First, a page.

Filibuster Today, Filibuster Tomorrow, Filibuster Forever
Three years from now, Palin is president, with J. D. Hayworth as Senate majority leader, and Michele Bachmann as Speaker of the House. (Of course it’s impossible – just like the election of Obama was, and the election of Scott Brown, and . . .) I imagine they, too — Palin, Bachmann, Hayworth, Secretary of Defense Liz Cheney, Secretary of Education Glenn Beck, the whole team — are going to want to pass some legislation. Would 51 Senate votes be OK for that, as far as you’re concerned?
OK: In this scenario, how do Liz Cheney and Glenn Beck get confirmed? Because Potemra is giving the Democrats 49 Senate seats, nine more than they need to filibuster anyone. And in this scenario, they watched the GOP filibuster just about everything in a not-so-secret scheme to deny the Democrats long-term victories.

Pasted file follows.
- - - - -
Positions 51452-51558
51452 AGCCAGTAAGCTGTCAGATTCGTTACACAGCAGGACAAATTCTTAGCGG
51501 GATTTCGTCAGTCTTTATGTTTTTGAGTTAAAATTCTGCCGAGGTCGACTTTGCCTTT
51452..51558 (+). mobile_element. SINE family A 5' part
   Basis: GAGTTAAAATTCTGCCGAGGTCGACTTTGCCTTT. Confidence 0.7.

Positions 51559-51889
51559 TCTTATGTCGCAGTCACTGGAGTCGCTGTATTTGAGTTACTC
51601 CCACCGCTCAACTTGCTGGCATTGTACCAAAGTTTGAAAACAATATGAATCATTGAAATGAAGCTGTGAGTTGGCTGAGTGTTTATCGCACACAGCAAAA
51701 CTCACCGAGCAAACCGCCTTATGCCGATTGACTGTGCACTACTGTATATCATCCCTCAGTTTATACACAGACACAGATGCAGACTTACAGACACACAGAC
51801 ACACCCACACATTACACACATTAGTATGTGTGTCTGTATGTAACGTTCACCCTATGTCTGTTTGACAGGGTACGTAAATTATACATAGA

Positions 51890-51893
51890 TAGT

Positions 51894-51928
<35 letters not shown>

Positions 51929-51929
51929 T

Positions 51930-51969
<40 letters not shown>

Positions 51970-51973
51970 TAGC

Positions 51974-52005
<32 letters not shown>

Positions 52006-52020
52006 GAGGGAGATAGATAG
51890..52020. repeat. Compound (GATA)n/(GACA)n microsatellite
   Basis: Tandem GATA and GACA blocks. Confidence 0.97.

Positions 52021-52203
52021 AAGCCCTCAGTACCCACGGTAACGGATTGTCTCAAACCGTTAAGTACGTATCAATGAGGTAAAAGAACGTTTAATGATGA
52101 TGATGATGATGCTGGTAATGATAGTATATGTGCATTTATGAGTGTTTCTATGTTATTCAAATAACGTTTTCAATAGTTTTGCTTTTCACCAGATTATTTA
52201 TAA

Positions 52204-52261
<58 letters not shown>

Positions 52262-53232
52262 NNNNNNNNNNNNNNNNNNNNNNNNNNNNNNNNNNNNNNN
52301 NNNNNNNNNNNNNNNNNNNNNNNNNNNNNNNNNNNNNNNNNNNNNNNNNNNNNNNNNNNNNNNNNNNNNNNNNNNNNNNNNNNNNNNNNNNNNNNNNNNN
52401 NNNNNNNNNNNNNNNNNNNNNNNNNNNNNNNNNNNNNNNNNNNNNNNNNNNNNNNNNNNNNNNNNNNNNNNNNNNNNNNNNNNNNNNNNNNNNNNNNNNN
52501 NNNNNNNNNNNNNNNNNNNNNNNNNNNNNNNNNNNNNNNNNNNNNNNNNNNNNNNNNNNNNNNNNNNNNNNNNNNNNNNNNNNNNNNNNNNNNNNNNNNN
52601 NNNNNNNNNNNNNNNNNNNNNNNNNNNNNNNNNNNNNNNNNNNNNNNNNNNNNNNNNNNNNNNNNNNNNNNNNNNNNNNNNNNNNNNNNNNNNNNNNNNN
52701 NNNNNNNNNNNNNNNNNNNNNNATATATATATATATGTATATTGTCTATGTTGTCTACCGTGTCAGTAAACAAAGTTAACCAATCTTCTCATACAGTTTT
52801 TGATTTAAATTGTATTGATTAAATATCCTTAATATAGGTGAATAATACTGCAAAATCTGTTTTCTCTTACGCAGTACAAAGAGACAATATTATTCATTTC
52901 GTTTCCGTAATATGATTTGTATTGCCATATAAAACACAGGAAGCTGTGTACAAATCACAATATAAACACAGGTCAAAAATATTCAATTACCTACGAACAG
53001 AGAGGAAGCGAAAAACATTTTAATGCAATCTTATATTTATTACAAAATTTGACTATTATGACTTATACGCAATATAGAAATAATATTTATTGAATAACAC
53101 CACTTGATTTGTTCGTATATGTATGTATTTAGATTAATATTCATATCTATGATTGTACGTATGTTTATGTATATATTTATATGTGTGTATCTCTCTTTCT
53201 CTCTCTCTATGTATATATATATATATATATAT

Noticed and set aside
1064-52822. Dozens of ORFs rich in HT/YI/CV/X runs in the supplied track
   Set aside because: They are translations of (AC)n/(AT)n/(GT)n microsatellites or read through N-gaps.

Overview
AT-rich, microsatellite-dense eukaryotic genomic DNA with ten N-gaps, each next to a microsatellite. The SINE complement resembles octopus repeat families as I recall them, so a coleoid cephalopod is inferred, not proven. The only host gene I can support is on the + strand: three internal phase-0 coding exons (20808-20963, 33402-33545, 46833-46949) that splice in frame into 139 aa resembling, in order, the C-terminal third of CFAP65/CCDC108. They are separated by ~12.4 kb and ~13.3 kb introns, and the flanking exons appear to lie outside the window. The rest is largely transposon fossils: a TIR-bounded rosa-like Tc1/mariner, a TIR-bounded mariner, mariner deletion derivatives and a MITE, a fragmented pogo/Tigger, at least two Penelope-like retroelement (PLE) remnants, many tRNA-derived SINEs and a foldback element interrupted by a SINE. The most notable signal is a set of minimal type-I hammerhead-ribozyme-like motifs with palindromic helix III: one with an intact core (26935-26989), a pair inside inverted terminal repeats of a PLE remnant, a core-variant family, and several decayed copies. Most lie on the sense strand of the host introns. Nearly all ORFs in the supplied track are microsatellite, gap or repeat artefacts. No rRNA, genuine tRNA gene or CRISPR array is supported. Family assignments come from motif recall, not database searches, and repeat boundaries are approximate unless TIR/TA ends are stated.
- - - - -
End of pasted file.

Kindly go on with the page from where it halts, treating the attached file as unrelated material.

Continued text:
The origin of the modern filibuster-mania was really the Clinton-era Republicans’ use of the trick to block the president’s nominees. The tactic was streamlined by Bush-era Democrats, and perfected by our modern Republicans. And it’s gotten so bad, as Ezra Klein points out, that the administration can neither fully staff up or fire people in Senate-confirmed positions — every nominee is subjected to political warfare. And that’s in a Senate that has had, at minimum, an 18-seat Democratic majority.